NEW YORK -- The Olympics are still three months away, and already Yao Ming is trying to work the officials.
Recalling that he fouled out against the United States in his Olympic debut eight years ago, the Houston Rockets All-Star hopes the referees are easier on him when China faces the Americans in its opener in Beijing.
"Hopefully they treat the hosts better," Yao joked Thursday.
But Yao is serious when he talks about his team's chances. He wants the Chinese to advance out of pool play into the quarterfinals, even though they were drawn into a difficult group and their top two players are recovering from injuries.
"We have a very clear goal, which is we have to at least get into the top eight," Yao said.
Yao took a break from his rehab to talk to select media in New York and Beijing using Cisco's TelePresence technology, which allowed him to see the reporters as if they were in the same room with him in Houston.
Yao had surgery in March to repair a stress fracture in his left foot and said his rehab is on schedule. He is working out on the Alter-G treadmill, which regulates the amount of body weight he puts on the foot. He said he is using about 80 percent of his weight now.
The 7-foot-6 Yao last played Feb. 24 and said he needs to play in "a couple" of exhibition games with the Chinese this summer before they face the Americans on Aug. 10. He showed two years ago he can quickly shake off the rust after a long layoff.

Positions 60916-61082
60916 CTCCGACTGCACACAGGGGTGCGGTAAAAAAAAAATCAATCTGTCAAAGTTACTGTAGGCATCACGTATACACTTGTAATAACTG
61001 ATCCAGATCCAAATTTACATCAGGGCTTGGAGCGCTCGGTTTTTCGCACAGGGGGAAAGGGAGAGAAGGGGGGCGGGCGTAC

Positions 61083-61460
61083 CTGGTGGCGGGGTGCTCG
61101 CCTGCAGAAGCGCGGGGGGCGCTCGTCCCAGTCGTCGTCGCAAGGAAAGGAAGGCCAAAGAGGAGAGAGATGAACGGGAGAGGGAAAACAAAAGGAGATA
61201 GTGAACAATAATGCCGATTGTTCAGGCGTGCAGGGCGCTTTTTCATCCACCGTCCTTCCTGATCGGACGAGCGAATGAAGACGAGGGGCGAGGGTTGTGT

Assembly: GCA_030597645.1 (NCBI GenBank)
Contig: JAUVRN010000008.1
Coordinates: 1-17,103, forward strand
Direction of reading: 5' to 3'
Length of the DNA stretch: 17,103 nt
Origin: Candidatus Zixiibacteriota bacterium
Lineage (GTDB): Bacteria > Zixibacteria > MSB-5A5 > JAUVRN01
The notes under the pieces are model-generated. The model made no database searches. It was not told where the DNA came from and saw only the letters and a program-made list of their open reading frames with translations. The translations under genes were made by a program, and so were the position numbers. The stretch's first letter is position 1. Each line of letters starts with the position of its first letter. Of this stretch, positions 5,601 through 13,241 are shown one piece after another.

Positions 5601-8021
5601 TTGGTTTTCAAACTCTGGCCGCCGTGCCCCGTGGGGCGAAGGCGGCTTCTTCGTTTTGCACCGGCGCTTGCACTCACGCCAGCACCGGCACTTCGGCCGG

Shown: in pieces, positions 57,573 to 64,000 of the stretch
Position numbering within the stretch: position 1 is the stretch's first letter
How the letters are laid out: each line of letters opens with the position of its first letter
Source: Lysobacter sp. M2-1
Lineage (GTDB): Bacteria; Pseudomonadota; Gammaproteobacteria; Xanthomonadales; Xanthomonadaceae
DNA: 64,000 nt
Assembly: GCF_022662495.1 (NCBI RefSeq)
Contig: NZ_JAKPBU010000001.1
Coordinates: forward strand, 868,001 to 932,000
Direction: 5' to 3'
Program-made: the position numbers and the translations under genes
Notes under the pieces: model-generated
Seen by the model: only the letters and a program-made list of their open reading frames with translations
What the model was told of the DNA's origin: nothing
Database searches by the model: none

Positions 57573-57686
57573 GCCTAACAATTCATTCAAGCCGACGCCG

Yao broke his left foot in April 2006 and missed the final four games of that season. He returned in time for the world championships in August and led the tournament with 25.3 points per game, delivering a 36-point, 10-rebound performance in a victory over Slovenia to close pool play that backed up his guarantee that China would advance to the round of 16.
The Chinese would have to finish in the top four of their six-team group in Beijing to move on. But besides the United States, Group B also includes defending world champion Spain and will be filled by two more teams from a qualifying tournament in July.
"Certainly there are teams in our group that we are not on the same level with, but I believe there are opportunities and they are there for us to pursue," Yao told the Beijing reporters. "Even though we didn't make it to the final six in 2006, but we did very well."
Yao said he recently spoke to teammate Yi Jianlian, who missed the final eight games of the regular season with a sprained ligament in his left knee. Yao believes the time off should help the Milwaukee Bucks forward, who struggled with inconsistency and injury toward the tail end of his rookie season.
"He really needs some rest. He played about 30 games last summer with the national team and almost 70 games in his rookie season," Yao said. "For a rookie, maybe a little too much, 100 games too much. That was from regular season all the way through the finals, almost like that."
If Yao and Yi are healthy, China will have a strong frontcourt. And if the Chinese play well, Yao thinks even a top-six finish is possible.
"Hopefully this time in our homeland we can get some surprise for our people and for ourselves, too," he said. "But in the Olympics, no easy games."